Oregon’s cap and trade bill is being sold not as a worthy tradeoff, but as an inherent boon to the economy in and of itself. The sales literature is a study by the consulting firm Berkley Economic Advising and Research commissioned by the Governor’s Carbon Policy Office. Known as the BEAR Report, it frustratingly doesn’t show its math, but it contains some strange results that make one wonder about its hidden methodology.
For example, they predict this bill will raise Oregonians’ incomes. As is often the case for anything that lifts household earnings, the higher your income the higher the benefit, and their results are largely congruent with that:
For some reason, their research shows the poorest of the poor will benefit more than other low-income households. But that’s not how the BEAR Report describes their results. They say: “Salient features of these results include the fact that the lowest income groups benefit significantly. This is because energy costs are a larger percent of their incomes.”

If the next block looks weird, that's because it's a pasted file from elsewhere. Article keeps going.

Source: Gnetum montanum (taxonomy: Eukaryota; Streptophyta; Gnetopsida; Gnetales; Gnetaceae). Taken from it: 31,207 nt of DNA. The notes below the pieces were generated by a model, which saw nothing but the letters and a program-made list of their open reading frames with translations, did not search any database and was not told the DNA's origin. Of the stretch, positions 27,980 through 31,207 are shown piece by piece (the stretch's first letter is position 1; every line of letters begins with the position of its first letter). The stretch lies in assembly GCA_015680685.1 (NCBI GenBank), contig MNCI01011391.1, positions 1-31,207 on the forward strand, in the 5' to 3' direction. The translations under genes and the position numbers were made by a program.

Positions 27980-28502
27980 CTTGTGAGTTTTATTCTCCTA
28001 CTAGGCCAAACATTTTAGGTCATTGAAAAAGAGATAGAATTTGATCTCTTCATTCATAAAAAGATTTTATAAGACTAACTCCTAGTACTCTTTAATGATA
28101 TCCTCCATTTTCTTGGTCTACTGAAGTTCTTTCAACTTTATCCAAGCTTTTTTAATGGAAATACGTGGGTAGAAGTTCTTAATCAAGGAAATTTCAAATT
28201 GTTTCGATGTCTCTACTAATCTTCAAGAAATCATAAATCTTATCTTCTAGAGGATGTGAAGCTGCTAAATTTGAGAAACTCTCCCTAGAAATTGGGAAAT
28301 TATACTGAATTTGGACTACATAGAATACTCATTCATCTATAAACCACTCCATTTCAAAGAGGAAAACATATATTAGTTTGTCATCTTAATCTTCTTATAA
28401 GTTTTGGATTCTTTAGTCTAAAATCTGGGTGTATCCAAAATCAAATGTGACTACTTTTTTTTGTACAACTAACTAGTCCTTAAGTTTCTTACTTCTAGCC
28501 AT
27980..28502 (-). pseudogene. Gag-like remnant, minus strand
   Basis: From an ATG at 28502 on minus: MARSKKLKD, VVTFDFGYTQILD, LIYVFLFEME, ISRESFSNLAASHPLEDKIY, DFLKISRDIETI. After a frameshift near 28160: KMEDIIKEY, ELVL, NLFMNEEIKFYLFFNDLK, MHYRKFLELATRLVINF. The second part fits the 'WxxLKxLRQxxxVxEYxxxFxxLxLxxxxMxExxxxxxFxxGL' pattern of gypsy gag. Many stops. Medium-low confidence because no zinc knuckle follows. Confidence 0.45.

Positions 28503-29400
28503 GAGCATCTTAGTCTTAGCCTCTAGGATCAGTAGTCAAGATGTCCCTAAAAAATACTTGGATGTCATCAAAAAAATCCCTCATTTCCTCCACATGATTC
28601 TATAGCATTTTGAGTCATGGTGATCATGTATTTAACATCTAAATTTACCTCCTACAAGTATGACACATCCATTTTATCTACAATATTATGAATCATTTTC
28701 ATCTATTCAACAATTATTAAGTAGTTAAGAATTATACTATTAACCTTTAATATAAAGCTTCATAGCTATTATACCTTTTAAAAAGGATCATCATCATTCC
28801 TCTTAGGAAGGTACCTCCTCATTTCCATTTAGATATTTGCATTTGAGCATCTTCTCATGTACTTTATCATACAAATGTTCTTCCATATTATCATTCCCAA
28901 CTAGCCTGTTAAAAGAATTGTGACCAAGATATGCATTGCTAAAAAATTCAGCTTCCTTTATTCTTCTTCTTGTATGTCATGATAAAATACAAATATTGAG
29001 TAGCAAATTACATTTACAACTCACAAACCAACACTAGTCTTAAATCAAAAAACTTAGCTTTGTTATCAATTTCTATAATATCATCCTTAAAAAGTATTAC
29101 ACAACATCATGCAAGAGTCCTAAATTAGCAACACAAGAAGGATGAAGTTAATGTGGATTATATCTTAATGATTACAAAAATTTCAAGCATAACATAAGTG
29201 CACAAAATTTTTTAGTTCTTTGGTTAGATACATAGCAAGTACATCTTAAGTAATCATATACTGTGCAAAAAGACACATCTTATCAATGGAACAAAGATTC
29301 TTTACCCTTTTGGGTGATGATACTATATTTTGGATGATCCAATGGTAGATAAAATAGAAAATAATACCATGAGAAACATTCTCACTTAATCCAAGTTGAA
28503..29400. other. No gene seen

Look at those brackets carefully. The income group that benefits the least is the $10-15,000 bracket. That’s mighty poor. The next one up, if it were full-time employment would be at an hourly rate lower than Oregon’s minimum wage. It too benefits less than higher income brackets. So why did the BEAR Report use the plural in claiming that it’s “the lowest income, groups” that see a significant benefit?
It’s just that bottom group that stands out, households that make less than $10,000 a year. That’s the homeless among us.
What kind of methodology shows they benefit significantly more than other poor Oregonians that only make a few thousand dollar more? There is an intuitive curve from the highest to the lowest income, with diminishing marginal benefit, but then the BEAR Report claims, the people who don’t even have electricity benefit more because “energy costs are a larger percent of their incomes.”
Weird results like these are a red flag. What’s really driving that discontinuity? The Oregon legislature should not vote on this bill until the BEAR Report’s math is publicly vetted.
Eric Shierman lives in Salem and is the author of We were winning when I was there.